fort. The large easy-chairs took you into their embraces like








The Old Clock in the Parlour.


old friends and seemed to welcome you to rest and repose.
But in a corner of the room stood a magnificent old clock
made by cunning hands which had long ceased to labour, and
were now folded in quiet rest.
I stood before it that I might compare its time with that of
my own watch. I had now an opportunity of examining it
more closely, and observed on the dial the words-" TIME
FLIES" and TIME CHANGES."
Do what I would I could not take my eyes from the face of
that clock-how true were those two texts. How I felt the
truth of the flight of time when I turned my eyes to the
mirror which showed me my white hair which I could
remember as deep auburn I
How true it is that time changes I well knew, both from
my own experience, and from the changes I had witnessed in
the lives of many among my own friends.
I sat for some time looking at the clock, yet lost in
thought, when its face that I had looked at with so much
admiration broke out, with,
"Yes, it is true-Time does fly; and it brings many
changes to all-it has brought many to me."
I did not feel in the least surprised, for the face seemed to
assume quite a human and loving look. So I listened whilst
it continued--
I was made, or born-take it which way you like-in the
town of Derby, in the year 1740. It is a long time ago now,
and yet I remember quite well the time when the 'rebels'
were in that town, and often saw the Pretender ride past the
window, followed by crowds of people who huzza'd him as he
rode along-yet not one in those crowds is living now.







The Old Clack in the Parlour.


But I may as well tell you how I came into existence
One day a gentleman of importance came into the shop of a
noted clock-maker of that day.
"' Biddle,' he said, for that was the clockmaker's name,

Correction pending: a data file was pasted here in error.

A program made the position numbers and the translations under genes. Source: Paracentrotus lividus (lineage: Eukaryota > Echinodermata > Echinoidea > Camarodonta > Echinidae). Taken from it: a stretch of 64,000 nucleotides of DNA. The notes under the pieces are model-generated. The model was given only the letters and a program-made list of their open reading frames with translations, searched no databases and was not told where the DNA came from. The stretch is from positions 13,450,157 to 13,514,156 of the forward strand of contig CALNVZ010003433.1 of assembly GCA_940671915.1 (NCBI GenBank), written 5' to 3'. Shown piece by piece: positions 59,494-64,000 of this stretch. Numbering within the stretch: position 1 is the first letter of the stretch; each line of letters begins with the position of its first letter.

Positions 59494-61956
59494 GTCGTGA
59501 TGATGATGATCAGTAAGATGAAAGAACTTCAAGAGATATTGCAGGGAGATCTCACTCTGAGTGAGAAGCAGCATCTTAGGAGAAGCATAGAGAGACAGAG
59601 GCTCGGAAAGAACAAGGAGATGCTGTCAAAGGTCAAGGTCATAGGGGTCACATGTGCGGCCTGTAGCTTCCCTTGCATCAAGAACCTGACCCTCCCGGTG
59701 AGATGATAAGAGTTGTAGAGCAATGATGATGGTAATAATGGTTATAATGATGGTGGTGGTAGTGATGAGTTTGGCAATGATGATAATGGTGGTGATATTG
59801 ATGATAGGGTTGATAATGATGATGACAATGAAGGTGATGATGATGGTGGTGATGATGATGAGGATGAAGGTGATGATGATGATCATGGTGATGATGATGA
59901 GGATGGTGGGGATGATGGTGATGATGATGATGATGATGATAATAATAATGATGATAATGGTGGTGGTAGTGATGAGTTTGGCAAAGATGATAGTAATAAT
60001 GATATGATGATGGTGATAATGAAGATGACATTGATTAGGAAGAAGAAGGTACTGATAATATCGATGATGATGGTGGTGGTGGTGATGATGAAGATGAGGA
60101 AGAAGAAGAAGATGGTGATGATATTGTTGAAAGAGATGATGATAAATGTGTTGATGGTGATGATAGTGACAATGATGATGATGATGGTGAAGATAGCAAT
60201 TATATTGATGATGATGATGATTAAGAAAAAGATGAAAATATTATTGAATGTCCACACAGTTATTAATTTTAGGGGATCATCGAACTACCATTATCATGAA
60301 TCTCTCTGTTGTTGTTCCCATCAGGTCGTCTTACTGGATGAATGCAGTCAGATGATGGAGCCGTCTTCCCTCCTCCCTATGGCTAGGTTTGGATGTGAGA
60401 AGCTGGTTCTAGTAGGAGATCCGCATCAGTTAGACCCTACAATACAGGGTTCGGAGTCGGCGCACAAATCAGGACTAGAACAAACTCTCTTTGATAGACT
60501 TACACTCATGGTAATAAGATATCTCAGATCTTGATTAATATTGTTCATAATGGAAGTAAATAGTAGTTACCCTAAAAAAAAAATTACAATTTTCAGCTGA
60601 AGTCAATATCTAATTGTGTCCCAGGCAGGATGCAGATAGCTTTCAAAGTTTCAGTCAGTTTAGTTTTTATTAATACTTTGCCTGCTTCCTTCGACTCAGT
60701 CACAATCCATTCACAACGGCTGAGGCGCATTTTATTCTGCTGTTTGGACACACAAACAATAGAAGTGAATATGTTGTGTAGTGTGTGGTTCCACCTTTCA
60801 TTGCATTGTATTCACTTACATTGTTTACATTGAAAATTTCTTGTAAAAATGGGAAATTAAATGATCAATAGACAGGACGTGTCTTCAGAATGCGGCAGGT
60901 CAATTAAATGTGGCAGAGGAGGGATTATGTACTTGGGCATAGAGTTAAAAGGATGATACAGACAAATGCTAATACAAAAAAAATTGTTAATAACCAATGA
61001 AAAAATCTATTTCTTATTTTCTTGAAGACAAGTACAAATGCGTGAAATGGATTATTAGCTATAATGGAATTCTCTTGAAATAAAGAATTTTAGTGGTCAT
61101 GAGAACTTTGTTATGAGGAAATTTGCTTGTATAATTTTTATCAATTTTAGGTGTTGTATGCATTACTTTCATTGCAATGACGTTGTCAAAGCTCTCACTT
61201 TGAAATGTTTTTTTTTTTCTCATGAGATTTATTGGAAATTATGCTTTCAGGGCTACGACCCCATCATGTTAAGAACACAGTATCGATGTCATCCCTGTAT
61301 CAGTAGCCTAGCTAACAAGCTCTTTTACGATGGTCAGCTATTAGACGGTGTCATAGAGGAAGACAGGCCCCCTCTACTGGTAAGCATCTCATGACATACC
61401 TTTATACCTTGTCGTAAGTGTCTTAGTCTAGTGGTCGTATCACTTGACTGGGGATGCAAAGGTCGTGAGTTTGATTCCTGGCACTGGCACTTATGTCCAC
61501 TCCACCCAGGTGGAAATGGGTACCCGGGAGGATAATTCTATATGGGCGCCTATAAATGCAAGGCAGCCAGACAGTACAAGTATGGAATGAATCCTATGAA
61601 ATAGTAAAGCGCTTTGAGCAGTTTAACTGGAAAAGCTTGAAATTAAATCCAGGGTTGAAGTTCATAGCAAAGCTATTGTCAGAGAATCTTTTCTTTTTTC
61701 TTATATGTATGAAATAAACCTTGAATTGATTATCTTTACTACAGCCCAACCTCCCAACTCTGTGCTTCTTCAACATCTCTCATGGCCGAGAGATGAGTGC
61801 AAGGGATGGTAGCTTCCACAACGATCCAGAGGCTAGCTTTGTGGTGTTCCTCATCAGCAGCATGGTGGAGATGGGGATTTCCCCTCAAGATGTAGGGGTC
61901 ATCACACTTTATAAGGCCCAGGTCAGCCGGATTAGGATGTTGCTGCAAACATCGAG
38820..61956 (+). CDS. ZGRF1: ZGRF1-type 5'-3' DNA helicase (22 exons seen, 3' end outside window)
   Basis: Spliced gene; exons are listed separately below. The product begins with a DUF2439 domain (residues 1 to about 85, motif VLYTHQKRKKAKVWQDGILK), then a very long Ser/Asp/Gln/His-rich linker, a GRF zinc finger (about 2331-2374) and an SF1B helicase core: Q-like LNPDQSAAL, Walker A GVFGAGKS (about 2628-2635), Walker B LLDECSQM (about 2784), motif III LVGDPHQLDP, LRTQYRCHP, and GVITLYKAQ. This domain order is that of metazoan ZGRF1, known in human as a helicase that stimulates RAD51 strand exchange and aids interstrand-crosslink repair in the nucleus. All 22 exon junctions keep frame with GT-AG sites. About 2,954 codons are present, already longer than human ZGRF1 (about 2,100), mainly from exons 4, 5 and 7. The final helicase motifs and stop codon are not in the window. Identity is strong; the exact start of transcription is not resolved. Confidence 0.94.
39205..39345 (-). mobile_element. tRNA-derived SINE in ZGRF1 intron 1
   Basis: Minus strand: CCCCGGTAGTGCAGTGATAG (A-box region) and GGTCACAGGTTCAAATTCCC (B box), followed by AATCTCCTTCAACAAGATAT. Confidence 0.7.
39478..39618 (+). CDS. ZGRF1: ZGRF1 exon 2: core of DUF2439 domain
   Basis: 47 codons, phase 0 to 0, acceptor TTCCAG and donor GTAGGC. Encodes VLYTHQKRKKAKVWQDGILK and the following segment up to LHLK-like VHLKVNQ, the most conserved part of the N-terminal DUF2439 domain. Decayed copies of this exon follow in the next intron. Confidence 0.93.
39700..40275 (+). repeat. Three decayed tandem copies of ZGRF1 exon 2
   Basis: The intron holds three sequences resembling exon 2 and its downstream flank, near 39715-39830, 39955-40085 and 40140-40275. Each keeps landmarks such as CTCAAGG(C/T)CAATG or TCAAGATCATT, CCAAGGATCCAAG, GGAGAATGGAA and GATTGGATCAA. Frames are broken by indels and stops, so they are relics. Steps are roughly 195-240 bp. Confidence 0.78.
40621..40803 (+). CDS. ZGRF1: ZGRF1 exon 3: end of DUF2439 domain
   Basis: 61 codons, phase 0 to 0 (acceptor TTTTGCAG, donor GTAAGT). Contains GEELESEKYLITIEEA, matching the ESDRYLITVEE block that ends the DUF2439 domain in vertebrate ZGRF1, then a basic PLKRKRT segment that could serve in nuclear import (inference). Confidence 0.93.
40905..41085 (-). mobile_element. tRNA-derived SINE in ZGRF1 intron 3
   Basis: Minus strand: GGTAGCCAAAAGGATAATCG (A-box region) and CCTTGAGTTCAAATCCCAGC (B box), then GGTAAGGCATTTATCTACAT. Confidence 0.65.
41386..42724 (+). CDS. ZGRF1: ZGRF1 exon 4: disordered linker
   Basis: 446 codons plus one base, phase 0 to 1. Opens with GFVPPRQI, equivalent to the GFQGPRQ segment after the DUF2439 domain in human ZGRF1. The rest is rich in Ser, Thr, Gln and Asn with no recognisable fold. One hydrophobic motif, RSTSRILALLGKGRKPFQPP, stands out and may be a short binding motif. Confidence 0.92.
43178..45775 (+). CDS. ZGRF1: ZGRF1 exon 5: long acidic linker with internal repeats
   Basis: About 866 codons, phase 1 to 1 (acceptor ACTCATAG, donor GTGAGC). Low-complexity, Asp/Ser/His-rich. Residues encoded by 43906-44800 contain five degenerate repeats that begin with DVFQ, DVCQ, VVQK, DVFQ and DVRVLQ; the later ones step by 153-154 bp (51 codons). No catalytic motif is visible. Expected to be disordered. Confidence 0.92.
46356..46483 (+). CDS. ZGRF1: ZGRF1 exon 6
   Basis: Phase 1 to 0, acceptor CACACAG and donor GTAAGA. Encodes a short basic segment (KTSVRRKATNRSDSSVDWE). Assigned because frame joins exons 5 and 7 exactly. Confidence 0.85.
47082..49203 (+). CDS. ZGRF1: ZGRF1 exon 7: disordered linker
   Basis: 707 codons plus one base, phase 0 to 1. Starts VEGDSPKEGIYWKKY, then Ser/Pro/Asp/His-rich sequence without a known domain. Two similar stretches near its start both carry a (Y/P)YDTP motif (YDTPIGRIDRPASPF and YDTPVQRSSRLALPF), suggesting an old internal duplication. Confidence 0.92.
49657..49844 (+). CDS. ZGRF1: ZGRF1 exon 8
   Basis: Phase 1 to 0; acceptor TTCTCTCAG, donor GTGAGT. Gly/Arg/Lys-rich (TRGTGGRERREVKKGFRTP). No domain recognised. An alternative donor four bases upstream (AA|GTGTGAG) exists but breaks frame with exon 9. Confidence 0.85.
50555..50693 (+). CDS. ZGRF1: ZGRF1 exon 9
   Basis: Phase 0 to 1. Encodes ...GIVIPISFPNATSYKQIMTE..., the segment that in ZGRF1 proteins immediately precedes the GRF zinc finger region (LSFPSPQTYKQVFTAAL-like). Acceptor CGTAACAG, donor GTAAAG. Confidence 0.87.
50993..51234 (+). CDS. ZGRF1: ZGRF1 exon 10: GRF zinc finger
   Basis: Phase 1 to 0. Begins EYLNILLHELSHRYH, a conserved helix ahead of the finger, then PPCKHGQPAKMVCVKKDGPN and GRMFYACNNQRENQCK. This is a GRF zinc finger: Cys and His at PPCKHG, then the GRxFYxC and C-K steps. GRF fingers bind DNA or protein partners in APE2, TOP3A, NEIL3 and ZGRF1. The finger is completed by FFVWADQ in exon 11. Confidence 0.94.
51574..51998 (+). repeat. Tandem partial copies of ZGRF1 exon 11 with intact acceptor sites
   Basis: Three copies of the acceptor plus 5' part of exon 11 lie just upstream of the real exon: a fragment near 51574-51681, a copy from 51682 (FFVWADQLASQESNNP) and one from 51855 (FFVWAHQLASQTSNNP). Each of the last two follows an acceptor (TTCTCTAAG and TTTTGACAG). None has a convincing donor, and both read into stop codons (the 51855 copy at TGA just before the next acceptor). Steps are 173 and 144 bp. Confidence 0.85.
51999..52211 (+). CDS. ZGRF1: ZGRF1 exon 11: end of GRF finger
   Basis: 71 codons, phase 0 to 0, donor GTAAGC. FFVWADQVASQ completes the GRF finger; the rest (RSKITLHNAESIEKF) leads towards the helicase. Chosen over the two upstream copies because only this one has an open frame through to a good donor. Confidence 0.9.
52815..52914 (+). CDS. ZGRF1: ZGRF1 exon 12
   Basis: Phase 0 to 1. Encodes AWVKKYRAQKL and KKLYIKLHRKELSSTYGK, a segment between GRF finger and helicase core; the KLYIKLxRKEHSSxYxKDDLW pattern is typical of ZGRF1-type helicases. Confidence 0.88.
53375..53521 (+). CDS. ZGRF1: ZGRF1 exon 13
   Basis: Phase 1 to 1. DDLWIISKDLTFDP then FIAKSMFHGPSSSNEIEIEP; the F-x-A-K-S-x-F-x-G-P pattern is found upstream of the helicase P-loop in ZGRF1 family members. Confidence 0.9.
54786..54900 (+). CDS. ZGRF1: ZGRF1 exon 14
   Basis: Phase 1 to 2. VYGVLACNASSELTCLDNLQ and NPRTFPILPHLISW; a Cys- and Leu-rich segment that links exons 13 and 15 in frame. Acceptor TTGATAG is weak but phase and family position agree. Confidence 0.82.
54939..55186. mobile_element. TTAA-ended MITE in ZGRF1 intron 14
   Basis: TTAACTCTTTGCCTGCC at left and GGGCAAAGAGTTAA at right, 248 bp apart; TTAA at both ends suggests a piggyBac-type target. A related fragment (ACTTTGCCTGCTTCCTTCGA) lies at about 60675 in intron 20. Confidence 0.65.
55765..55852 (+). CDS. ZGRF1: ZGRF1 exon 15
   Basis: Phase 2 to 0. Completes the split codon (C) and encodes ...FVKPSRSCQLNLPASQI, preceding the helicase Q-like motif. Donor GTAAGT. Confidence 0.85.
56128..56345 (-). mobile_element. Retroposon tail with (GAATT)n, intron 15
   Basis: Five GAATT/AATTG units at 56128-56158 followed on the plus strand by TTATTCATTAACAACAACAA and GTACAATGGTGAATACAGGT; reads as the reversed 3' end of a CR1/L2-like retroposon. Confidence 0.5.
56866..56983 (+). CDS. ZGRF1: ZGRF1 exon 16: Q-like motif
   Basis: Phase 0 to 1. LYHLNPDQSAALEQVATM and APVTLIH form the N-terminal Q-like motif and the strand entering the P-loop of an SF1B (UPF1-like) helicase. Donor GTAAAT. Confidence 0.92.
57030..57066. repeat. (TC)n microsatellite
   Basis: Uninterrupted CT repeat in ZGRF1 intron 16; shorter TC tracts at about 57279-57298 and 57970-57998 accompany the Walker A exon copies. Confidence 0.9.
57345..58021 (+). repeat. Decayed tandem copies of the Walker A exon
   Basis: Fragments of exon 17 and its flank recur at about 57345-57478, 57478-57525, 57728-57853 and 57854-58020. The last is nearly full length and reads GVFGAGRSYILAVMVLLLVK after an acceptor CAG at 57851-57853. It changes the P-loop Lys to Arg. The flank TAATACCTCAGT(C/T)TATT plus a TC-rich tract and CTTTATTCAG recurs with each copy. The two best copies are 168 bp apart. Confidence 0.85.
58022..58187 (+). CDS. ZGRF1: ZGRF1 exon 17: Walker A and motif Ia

'my daughter is going to be married, and I wish to make her
a present of a good clock, so set to work and let me have the
best piece of workmanship you can turn out. Remember--a
first-class article, at a fair price.' And men were soon busy
in forming my wheels, and one man was set to make my
case. You see that it is firmly made; none of your short
cases-" baby clocks," I call them, which are hung on the
wall, as you hang a picture.'
I was in my place by the wedding day, and many admired
me, and some among them read what was written on my face,
and with them time has fled for ever.
"Years and years I stood watching the young couple grow
old-and the young children grow up to men and women, and
then leave the home-nest for homes of their own-some found
homes in far-off lands. The master of the house died first,
and then I watched a grey-haired woman grow older. She
often looked from the portrait of her husband to my face, and
then there came a look in her dim eyes which seemed to say
that though time flew fast, yet it did not fly fast enough for
her, and. that her longings were for that far-away country
where so many of her friends had gone. One day the
servants found her insensible in her chair, and carried her up
to her room. I never saw her again, for when she was
brought down she was encased in a black coffin, and she was
carried away, and laid among the loved ones who had gone
before.








The Old Clock in the Parlour.


The house was sold up, and I was knocked down' to an
overdressed man who took a fancy to me, and so I was
removed to a large house where all was glitter and splendour.
"But somehow I did not feel so happy in my new home as
I had been in my first. The company which visited the
house was of quite a different class; drinking and singing